The American Buckeye may be most commonly associated with the state of Ohio and The Ohio State University Buckeyes, but this medium-sized deciduous tree can be found throughout the midwestern and eastern United States. It is sometimes referred to as the Ohio Buckeye. This tree will produce bright red flowers in late spring, and large woody nuts that are not edible, though you should look up the delicious chocolate and peanut butter “buckeye” recipe that is famous in Ohio.


16. Winterberry Euonymus

Winterberry Euonymus
Image Credit: frank-dudek, Unsplash
Scientific Name: Euonymus bungeanus
USDA Hardiness Region: 4 to 7
Height Range: 15 to 25 ft

Found in the far northeastern portion of Oklahoma, the Winterberry Euonymus is considered a deciduous shrub or small tree that only reaches heights of 15 to 25 feet. The Winterberry produces bright red berries through fall and winter that are well known for being toxic to humans.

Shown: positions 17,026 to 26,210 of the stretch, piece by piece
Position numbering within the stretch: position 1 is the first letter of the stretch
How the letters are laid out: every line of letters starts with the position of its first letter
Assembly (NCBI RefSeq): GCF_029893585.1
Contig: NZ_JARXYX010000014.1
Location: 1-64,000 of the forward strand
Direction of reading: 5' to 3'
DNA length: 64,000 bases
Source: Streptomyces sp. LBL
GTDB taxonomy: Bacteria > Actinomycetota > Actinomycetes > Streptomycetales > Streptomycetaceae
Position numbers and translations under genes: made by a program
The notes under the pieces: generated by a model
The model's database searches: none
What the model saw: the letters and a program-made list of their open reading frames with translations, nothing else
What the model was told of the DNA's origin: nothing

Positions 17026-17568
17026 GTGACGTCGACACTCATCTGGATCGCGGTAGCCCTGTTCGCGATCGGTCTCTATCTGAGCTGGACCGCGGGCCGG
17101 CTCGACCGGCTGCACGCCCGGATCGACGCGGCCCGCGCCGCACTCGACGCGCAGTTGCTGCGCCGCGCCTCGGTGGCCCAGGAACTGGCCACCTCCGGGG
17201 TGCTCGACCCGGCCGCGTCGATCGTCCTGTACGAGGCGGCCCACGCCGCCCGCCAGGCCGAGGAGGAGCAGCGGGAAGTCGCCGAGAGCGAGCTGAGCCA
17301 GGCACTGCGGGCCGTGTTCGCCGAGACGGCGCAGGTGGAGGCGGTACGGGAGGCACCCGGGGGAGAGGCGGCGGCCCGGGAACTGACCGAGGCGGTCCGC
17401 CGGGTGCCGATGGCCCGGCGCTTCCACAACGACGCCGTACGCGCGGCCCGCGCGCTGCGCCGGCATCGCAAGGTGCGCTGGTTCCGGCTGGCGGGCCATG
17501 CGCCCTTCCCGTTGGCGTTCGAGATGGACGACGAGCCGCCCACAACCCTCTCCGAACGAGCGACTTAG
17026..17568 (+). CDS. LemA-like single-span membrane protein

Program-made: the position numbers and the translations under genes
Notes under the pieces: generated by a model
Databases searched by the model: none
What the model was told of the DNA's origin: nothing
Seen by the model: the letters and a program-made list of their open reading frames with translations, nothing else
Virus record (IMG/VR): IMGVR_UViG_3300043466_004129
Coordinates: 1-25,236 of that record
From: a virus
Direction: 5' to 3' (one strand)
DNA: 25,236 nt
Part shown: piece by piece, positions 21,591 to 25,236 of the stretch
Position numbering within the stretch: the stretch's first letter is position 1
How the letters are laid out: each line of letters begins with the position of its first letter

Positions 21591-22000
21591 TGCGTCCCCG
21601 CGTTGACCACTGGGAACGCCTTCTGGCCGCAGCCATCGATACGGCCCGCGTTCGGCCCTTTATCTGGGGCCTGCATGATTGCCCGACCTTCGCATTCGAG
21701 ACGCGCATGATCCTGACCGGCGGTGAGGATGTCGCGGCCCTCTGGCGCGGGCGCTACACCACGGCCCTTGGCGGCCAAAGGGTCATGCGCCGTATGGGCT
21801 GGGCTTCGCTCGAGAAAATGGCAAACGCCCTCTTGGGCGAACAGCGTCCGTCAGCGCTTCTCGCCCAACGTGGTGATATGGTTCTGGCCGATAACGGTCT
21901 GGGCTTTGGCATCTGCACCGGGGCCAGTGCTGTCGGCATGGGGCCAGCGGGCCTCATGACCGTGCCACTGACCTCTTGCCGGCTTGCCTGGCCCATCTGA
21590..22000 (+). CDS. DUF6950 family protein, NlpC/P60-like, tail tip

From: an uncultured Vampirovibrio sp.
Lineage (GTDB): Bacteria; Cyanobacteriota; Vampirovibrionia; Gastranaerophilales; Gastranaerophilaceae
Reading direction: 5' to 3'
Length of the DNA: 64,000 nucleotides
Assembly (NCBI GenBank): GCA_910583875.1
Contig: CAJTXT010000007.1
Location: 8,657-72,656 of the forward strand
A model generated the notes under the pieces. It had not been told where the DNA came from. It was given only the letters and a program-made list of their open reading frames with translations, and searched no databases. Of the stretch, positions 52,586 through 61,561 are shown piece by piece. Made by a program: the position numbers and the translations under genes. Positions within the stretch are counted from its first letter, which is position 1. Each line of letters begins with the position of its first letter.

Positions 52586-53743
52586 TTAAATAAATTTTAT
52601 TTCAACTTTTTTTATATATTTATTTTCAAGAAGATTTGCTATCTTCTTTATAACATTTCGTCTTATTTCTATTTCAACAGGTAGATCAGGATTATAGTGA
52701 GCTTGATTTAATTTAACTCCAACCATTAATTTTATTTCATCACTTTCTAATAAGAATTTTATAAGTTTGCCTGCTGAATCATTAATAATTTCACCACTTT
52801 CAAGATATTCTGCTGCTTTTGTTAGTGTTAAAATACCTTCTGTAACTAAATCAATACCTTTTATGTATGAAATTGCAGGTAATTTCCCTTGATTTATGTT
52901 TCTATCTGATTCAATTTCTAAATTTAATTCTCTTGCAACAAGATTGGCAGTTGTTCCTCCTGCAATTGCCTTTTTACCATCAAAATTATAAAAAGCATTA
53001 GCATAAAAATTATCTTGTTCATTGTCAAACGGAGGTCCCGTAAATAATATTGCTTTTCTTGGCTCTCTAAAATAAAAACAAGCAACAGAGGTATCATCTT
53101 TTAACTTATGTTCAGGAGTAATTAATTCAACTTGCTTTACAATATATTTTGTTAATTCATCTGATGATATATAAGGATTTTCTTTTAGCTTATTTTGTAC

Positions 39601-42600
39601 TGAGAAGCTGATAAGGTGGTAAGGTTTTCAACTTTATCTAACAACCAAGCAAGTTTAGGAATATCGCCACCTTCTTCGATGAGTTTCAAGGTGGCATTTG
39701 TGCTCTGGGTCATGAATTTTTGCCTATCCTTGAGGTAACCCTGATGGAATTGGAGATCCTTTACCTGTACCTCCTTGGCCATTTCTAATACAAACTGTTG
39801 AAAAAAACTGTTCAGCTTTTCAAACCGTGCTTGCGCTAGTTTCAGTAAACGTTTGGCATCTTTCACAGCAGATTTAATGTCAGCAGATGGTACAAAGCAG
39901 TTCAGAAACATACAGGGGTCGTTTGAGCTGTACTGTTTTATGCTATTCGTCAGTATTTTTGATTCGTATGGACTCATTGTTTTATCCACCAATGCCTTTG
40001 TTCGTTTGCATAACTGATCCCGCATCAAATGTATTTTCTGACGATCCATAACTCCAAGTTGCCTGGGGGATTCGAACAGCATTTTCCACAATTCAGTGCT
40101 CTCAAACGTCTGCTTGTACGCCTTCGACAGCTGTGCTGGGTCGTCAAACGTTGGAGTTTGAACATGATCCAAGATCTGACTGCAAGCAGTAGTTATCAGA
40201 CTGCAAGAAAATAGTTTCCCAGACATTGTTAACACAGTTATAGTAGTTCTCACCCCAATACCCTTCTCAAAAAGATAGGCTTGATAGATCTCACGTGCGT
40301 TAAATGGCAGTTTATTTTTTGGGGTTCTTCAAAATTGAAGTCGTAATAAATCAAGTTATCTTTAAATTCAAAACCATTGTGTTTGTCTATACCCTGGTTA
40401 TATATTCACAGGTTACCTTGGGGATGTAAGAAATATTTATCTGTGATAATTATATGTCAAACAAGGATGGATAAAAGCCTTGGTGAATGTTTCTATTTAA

17. River Birch

River Birch
Image Credit: Normall69, Pixabay
Scientific Name: Betula nigra
USDA Hardiness Region: 4 to 9
Height Range: 40 to 70 ft

The River Birch is found primarily throughout the southeastern quarter of the United States and is found in only eastern Oklahoma. The River Birch is a medium-sized deciduous tree that can reach heights ranging from 40 to 70 feet. It produces clusters of small green flowers in early spring.


18. Green Ash

Green Ash tree
Image Credit: Photodigitaal.nl, Shutterstock
Scientific Name: Fraxinus pennsylvanica
USDA Hardiness Region: 2 to 9
Height Range: 50 to 70 ft